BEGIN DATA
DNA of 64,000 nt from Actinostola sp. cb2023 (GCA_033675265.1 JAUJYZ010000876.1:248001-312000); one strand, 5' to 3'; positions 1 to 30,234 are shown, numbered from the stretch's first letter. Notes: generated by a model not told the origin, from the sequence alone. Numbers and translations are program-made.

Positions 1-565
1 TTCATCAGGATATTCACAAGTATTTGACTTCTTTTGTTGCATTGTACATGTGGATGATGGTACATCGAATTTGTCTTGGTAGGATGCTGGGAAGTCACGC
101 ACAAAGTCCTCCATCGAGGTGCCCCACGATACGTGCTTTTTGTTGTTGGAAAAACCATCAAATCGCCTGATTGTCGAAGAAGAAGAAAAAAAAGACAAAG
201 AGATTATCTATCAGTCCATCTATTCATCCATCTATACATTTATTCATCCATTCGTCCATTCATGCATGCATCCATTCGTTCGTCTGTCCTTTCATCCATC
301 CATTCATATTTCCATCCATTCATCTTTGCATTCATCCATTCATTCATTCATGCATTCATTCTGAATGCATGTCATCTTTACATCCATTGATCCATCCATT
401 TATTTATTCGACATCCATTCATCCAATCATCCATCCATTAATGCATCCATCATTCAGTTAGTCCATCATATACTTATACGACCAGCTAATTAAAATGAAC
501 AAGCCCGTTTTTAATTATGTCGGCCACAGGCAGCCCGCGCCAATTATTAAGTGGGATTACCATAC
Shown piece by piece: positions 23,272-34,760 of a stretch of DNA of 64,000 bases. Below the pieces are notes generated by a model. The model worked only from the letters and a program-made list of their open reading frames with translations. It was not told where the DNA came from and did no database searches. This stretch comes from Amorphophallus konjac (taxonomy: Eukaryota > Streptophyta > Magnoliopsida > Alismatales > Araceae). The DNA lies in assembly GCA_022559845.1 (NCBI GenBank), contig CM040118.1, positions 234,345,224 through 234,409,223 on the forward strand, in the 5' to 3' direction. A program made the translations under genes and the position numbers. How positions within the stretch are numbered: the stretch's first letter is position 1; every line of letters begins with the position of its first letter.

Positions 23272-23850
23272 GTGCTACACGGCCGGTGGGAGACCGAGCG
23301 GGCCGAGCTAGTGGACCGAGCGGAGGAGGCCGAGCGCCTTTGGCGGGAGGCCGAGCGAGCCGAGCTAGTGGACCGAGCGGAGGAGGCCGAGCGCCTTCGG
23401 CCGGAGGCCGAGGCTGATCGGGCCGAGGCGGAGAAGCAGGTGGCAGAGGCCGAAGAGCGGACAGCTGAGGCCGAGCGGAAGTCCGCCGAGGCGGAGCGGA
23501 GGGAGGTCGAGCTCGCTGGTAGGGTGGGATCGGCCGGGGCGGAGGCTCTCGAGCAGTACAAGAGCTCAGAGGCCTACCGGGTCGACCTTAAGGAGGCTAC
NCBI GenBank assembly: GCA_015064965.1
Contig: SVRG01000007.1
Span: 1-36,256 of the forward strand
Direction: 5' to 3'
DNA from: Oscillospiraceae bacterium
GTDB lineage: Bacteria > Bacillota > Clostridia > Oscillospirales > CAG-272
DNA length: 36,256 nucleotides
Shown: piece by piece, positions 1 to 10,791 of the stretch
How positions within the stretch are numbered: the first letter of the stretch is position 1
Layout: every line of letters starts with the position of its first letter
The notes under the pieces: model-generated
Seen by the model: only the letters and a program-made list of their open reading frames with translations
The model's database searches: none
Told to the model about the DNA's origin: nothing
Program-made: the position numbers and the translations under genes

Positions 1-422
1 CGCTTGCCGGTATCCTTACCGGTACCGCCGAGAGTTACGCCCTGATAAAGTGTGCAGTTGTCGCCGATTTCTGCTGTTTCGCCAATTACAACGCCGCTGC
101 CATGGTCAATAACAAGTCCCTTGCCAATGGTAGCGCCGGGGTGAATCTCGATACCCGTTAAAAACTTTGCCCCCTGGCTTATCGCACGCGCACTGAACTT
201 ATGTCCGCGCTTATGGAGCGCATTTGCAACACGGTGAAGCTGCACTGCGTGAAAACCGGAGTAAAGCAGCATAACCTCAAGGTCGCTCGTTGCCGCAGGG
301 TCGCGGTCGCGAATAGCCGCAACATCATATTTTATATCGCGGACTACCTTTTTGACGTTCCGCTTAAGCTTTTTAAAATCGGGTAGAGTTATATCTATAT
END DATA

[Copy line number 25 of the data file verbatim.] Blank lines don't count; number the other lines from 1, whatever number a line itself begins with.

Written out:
The notes under the pieces: model-generated